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My co-ward councillor, who had been a councillor before I joined him in the ward in the borough of Berwick-upon-Tweed, had to be out of office for a year for a misdemeanour which, under the new code, would not count as such. He tried to represent his constituents on planning but was slightly foolish in that he did not take the advice of the borough solicitor and contravened the rules at the time. Now, I would step into the breach. However, under the reorganisation, in the wards in question, which constitute a small part of the county division that I represent, there will be one councillor for the whole of my county division. If I were that councillor and were out of office for a year, that would be quite serious for my part of the county.
I can think of all sorts of scenarios in which someone not being allowed to take part would be detrimental, and my noble friend makes a very good point. It does not make sense to say that someone can be dismissed from a council because they have not attended for six months, yet they can be out of office for a year for a misdemeanour. As I have already said in these proceedings, given that in my part of Northumberland the number of councillors is going down from 306 to 67, I think that the Government should look at this matter rather more carefully. I therefore have a great deal of sympathy for what my noble friend said.
Baroness Andrews: My Lords, I am grateful to all noble Lords who have spoken in this short debate. These are important pointsespecially that raised in the closing remarks of the noble Baroness, Lady Maddock.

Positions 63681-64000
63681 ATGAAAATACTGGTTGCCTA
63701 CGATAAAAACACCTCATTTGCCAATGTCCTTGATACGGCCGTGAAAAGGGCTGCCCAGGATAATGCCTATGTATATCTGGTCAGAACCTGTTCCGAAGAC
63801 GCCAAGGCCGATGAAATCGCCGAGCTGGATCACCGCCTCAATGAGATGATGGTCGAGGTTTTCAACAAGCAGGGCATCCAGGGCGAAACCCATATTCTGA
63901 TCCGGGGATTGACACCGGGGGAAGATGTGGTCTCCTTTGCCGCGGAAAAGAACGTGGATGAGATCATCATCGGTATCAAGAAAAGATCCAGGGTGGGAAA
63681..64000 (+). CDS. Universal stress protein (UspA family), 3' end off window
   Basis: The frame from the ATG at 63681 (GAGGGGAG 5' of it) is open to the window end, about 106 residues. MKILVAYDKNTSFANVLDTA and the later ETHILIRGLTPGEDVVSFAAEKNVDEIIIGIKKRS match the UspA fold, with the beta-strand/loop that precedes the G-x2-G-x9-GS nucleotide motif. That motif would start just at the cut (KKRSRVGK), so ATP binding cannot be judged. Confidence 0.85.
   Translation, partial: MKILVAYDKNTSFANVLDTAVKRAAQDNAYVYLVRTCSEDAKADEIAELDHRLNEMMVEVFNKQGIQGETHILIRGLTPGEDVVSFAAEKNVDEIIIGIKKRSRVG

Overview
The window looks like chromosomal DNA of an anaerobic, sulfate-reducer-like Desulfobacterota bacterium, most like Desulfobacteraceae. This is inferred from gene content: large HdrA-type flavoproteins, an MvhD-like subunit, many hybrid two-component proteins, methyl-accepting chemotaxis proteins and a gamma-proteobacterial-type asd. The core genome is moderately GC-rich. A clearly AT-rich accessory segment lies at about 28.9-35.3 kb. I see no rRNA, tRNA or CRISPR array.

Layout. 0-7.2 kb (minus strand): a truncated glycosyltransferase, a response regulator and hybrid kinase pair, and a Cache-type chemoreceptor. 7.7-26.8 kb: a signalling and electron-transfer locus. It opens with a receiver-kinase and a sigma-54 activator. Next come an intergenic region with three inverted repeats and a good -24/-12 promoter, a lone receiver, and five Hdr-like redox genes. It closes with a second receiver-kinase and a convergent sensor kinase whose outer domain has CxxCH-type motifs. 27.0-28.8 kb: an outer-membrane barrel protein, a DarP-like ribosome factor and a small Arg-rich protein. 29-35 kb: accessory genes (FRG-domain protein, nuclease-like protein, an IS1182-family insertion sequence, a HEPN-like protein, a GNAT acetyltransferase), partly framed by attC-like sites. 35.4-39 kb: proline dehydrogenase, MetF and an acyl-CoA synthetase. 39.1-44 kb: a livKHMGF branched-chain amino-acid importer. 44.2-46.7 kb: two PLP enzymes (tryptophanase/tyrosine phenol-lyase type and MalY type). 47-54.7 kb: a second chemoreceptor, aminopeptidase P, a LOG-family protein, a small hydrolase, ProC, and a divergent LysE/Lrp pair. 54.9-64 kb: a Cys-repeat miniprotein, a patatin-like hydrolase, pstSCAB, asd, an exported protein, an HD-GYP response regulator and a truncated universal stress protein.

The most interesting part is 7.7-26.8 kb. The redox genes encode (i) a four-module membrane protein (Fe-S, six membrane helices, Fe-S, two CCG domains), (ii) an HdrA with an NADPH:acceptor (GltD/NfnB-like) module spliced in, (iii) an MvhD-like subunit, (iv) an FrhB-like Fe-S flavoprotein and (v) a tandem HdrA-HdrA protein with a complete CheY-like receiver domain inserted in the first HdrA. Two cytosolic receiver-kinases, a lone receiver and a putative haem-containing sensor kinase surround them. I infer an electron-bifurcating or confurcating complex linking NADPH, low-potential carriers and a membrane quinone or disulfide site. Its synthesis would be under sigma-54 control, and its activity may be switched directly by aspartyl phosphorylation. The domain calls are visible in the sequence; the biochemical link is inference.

Opposition Amendment No. 203 would amend the maximum sanction of suspension of a local councillor from office that a case tribunal of the adjudication
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The consequence of a decision to suspend a member from office is that the member must cease to act as a councillor. Notwithstanding the difficulties in large areas with single-member wardsof which the noble Baroness, Lady Maddock, spoke and to which I listened carefullyfor the period of suspension electors are required, rightly, to rely on other councillors in the same ward or neighbouring wards, as appropriate, to represent their interests. That is not always easy to do but clearly it is an obligation.
Baroness Andrews: My Lords, I am very grateful that we have that on the record. The current rules relating to the maximum sanction available to the adjudication panel have been in operation since the provisions were enacted in 2000. I know how seriously noble Lords take the local government world, but we have received no indication from that quarter that the time limits on suspension are a matter of concern. Up to March 2007, suspension from office for one year occurred in less than 4 per cent of the adjudications made by the adjudication panel, so the power is not being used extensively, let alone misused.